Wood, on the other hand, will likely not have his innings capped, so if he gains posession of one of the two final spots, he could have a decent season. I don’t think a 3.50 ERA season is out of the question.

You can probably expect around 180 strikeouts, and after posting a 1.08 WHIP last year, a repeat of that figure is highly unlikely, but 1.25 WHIP is in the realm of possibility.

I think Leake has more upside, but is probably a year away from making a true impact in fantasy, and probably in the real thing.

Wood will probably win a starting gig, and is worth a flier in the late rounds of 10 team standard leagues. In deep keeper leagues, it probably wouldn’t hurt to grab Leake late.


Check out our other player profiles:

R.A. Dickey

Yadier Molina

And our MLB Preview Series:

NL East

AL East

NL Central

AL Central

NL West

AL West

MLB Postseason Prediction

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AL West Preview: Can the Texas Rangers Repeat Their Success?

The American League West is not likely to produce the AL World Series representative this year, but it should be a much closer division than it was last year.


Fourth place: Seattle Mariners

Let’s start off with the obvious choice: the Seattle Mariners finishing another year in the cellar.

I do like the fact that their front office is no longer making half-way investments in both the present and the future, but rather acknowledging that they have no chance to be a factor right now.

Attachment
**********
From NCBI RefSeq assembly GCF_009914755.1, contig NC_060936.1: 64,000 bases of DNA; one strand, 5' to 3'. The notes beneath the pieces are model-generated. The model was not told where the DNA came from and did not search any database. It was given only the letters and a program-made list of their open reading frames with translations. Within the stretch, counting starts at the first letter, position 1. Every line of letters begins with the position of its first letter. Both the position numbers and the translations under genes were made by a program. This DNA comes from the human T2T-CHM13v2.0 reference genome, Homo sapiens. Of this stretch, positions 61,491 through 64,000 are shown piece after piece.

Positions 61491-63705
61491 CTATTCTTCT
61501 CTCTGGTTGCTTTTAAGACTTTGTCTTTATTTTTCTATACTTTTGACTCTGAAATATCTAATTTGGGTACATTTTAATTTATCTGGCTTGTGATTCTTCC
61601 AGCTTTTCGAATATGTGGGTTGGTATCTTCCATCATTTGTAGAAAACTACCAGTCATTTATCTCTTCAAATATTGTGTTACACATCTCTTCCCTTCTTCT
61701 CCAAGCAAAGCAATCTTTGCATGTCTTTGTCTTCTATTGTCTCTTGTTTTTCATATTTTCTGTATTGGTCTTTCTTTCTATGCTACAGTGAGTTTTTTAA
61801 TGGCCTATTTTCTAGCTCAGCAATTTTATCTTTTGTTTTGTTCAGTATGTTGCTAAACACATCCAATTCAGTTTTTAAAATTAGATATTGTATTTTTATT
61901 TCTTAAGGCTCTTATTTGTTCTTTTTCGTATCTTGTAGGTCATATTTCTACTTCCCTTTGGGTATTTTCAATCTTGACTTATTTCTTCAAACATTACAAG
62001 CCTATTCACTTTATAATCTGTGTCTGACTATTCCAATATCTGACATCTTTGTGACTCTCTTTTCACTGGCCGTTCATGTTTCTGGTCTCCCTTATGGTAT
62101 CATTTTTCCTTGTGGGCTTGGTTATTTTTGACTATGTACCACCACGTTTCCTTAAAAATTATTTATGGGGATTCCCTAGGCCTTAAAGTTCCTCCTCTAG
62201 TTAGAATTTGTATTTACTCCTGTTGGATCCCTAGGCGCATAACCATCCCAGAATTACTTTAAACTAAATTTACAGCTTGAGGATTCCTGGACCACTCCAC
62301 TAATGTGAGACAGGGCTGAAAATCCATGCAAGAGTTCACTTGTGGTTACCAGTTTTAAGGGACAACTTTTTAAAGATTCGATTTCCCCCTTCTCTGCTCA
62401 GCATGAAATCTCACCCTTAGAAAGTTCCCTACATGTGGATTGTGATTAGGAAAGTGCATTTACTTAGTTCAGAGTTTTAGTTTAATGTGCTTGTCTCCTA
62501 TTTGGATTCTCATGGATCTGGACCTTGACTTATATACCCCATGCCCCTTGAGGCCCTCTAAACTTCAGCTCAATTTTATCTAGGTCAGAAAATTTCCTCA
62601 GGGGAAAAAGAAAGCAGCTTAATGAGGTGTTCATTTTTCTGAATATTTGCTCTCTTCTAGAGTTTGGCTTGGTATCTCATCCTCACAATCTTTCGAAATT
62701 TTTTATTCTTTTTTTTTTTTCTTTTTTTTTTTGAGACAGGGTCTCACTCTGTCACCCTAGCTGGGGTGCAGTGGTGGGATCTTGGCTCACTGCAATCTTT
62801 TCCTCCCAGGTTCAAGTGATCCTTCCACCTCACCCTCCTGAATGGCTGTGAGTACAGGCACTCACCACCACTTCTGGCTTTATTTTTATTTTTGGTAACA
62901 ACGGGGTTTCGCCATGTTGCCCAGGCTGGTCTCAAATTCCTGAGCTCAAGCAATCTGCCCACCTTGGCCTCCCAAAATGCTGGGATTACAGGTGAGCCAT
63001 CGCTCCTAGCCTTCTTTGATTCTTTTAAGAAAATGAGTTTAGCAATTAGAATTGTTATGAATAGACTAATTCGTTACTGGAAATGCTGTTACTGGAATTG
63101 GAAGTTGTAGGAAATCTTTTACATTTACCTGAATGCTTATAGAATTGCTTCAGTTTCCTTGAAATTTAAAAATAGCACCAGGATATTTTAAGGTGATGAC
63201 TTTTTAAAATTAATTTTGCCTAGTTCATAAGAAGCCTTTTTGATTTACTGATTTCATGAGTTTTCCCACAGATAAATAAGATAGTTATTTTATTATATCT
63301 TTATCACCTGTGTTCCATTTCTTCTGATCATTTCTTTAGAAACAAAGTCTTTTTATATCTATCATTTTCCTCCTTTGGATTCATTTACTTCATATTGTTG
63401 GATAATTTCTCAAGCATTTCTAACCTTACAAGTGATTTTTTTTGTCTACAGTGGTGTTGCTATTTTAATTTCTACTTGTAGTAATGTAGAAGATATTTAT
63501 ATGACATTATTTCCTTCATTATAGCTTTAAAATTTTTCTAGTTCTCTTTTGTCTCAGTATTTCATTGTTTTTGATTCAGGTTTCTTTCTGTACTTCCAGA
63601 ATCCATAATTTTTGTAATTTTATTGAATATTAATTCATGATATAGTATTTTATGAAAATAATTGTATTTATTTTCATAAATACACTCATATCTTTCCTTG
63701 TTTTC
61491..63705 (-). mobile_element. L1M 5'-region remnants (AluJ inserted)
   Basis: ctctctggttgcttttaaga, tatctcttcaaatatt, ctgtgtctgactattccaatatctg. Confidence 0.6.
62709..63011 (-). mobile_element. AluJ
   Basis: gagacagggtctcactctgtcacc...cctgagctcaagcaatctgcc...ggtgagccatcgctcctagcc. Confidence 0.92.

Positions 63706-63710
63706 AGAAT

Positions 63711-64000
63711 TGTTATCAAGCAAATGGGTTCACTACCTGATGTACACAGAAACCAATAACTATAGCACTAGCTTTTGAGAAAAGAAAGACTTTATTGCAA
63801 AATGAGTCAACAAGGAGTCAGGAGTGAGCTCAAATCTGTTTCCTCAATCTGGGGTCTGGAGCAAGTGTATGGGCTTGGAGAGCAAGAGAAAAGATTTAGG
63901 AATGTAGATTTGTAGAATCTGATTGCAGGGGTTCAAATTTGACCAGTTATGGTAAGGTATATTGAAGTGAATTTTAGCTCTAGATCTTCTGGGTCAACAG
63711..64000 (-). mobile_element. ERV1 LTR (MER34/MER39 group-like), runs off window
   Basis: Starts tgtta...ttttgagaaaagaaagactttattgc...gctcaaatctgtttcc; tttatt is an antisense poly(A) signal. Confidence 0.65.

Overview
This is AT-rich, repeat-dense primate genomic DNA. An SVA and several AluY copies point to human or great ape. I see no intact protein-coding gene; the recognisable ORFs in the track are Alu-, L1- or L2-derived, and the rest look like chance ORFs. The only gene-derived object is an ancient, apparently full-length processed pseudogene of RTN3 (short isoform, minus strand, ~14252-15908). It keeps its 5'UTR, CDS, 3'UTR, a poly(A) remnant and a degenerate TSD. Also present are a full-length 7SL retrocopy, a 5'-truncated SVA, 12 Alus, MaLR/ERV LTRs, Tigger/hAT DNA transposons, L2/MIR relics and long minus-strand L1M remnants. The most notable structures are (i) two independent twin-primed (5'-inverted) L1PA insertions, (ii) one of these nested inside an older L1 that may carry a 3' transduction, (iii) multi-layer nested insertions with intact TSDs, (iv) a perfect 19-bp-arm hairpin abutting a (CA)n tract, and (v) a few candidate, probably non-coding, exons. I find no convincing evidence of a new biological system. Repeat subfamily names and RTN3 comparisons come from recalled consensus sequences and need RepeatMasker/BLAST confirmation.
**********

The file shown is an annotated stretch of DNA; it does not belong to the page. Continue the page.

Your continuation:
They are putting all their chips in the rebuilding pot. Mark my words: starting pitcher Michael Pineda and former Tar Heel second-baseman Dustin Ackley will be serious ballers at the big level—just not in 2011.

Although I expect guys like Chone Figgins and Franklin Gutierrez to have more consistent seasons this year, let’s face it: That’s just not enough, and bringing in a strikeout-a-saurus like Jack Cust won’t change that.

Ichiro will be Ichiro, racking up a record 11th consecutive 200-plus hit season, but he can count on being stranded for the majority of another year.

The Mariners have the most dominant AL pitcher in Felix Hernandez; it’s too bad they can’t make four clones of him.


Third place: Oakland Athletics

The Oakland Athletics have a nice young group of starting pitchers that includes Trevor Cahill, Brett Anderson, Gio Gonzalez and Dallas Braden. Add a respectable bullpen to that in Homer Bailey, Brian Fuentes and still-recovering fireballer Brad Ziegler, and I believe the A’s could surprise some people this year by not completely sucking.

But where are the bats?

Granted, pitching wins games, especially in the playoffs. But forget about going to the playoffs if you have no offense.

The A’s offense rivals the Mariners as one of the worst in baseball.

Who’s gonna drive in runs this year in Oakland? Kevin Kouzmanoff? Can Josh Willingham really stay healthy long enough to be a difference-maker this year? A person with active brain cells has to doubt that.

Also, please don’t bother telling me that always-injured DH Hedeki Matsui will be the saving grace for the 2011 A’s lineup. That’s not going to be pretty.

Once again, I do think the Athletics’ pitching can keep them within 7–9 games of first place in the AL West, and even possibly spend early parts of the season at the top of the division, but Oakland is unlikely to finish 2011 higher than third.


Second Place: Texas Rangers

I know a lot of people think the Texas Rangers will take this division again this year, but I’m not one of them.